Being a targeted step-parent and scientific researcher of parental alienation, I am no stranger to flying monkeys. In the Wizard of Oz, the Wicked Witch of the West used winged monkeys to drive the Wizard out of her territory, kidnap Dorothy and the cowardly lion, and tear the Scarecrow and the Tinman apart, limb for limb. Today, similar flying monkeys are frequently used by alienators to hurt targeted parents and anyone trying to advocate for them.
Unlike in Oz, where the flying monkeys were controlled by a magical golden cap, these monkeys are often motivated by anger or hatred towards the targeted parent. They could be an angry or emotionally unstable ex-romantic partner that the alienator enlists to act on their behalf; an old family friend or neighbor who had a personal slight against the targeted parent; or simply a formerly shared contact that chose the alienator’s side after the separation. The alienators meticulously feed their recruits biased, untrue, and vexatious information designed to fuel their existing anger, dislike, and hatred for the targeted parents. Thus, the monkeys accept the propaganda without second-guessing.
Other times, the flying monkeys have no direct experience of the targeted parent when they believe the alienators’ word, hook, line and sinker. These undiscerning flying monkeys attack because their own personal agendas are triggered when the alienator strategically shares certain “details” about the targeted parent. For example, the alienator may use stereotypes about parents to their advantage, telling others that a father is “abusive” or a mother is “mentally ill.” Rather than be suspicious as to why such information is shared with them, these flying monkeys not only believe what is said, but attack the target without question. Of course the Dad was abusive: he is a man. Of course the children should not see their Mom: she is not stable. You get the picture. This type of flying monkeys can be recruited from amongst social workers or therapists that automatically side with the alienator; news reporters who believe stories perpetrated by an organization whose mission it is to deny that parental alienation exists; or teachers who have never met the targeted parent before.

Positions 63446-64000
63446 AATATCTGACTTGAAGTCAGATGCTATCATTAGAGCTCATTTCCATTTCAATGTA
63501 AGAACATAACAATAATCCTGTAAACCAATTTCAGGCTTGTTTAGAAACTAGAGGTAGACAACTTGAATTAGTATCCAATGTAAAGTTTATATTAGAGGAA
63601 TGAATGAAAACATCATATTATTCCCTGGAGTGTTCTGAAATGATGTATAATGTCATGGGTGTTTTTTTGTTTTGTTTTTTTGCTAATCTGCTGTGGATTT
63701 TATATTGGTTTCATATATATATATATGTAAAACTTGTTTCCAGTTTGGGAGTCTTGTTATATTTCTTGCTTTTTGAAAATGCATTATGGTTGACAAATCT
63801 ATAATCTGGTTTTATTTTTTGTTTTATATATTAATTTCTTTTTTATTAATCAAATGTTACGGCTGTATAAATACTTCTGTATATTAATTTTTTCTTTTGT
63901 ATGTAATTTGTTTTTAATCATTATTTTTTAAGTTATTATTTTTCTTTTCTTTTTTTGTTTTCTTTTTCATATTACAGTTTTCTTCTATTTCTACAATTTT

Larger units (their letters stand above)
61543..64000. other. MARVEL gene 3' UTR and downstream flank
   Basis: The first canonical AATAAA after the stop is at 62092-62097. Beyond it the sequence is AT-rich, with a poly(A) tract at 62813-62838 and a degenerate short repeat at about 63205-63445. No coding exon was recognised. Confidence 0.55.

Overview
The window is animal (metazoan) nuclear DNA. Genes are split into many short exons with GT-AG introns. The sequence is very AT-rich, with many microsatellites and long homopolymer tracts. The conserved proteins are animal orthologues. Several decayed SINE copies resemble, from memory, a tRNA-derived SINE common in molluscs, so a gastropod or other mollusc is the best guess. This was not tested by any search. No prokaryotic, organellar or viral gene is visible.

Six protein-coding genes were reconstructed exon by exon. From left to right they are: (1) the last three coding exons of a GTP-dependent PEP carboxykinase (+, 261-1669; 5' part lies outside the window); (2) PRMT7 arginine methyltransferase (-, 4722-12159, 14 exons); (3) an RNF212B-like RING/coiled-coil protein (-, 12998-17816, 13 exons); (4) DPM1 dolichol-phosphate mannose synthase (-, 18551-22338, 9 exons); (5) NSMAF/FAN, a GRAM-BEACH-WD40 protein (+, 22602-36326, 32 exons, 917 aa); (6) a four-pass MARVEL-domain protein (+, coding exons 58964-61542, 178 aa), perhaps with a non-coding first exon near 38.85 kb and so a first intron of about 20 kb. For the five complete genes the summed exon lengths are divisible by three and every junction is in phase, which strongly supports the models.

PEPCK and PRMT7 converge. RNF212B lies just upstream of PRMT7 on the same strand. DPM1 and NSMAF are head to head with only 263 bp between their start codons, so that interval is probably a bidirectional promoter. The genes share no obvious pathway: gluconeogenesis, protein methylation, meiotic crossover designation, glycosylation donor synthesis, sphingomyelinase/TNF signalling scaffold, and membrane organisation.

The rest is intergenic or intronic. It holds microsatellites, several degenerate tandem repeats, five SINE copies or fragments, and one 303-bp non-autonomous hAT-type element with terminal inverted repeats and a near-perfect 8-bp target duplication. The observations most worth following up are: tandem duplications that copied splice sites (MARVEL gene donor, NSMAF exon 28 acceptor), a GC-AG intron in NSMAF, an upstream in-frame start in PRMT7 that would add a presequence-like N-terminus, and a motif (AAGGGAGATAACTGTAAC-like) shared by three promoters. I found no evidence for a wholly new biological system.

What do these flying monkeys do? Oh, they are just as mischievous as the non-flying variety. Given how easy it is to be “untouchable” and anonymous on social media, on-line attacks are a popular and convenient strategy. The alienator may write lies about their target on revenge themed websites, and then encourage willing monkeys to spread the word. The monkeys often stay up at night and make ad hominem attacks on targeted parents on social media sites, or slander their professional reputation (e.g., news articles, LinkedIn, or wherever the targeted parent's products or services may be for sale). They may chastise the targeted parent, even in public, and even in front of the children. They call the police and make false claims of abuse.
I’ve been there. I’ve lived through many such attacks. Many alienated parents I have interviewed and surveyed have faced similar onslaughts on a regular basis. We all have the battle scars to prove it. And those advocating for targeted parents seem to be a particularly attractive target.
Surviving such attacks is not easy, particularly when bystanders don’t understand how parental alienation works – that by enlisting the flying monkeys to do their dirty work, the alienators can sit back and appear innocent even as they orchestrate the entire offensive. Furthermore, the alienators point to the monkeys as “social proof” that the targeted parents must truly be deserving of what happens to them.
The solution? Sometimes time. The Wicked Witch of the West could only ask the monkeys to do her bidding three times before they were released. One could hope that eventually, these flying monkeys, too, will be released from the alienator’s hold.
Another solution is magical intervention, but the interveners need to understand the monkey’s motivations and who they work for, and order them all to stop or face negative consequences. In the original Wizard of Oz book, Dorothy gave Glenda the Good Witch the golden cap that controlled the monkeys. Glenda ordered the flying monkeys to cease and desist playing pranks on people. Our legislative and judicial systems, while far from magical, can play the role of Glenda, making and enforcing laws that guard against unjustified attacks that are nothing but another form of bullying and domestic violence.
Finally, we can band together. To destroy the hold that the Wicked Witch of the West had over the flying monkeys, Dorothy had to do something. She had to throw water on the Witch. When we do nothing, it only allows the alienator to recruit a larger army of monkeys to keep the targeted parent down. When someone is attacked for speaking up, we should not stay silent. That brave traveller in Oz needs our help to lift the heavy pail of water to put an end to the tyranny of the monkeys.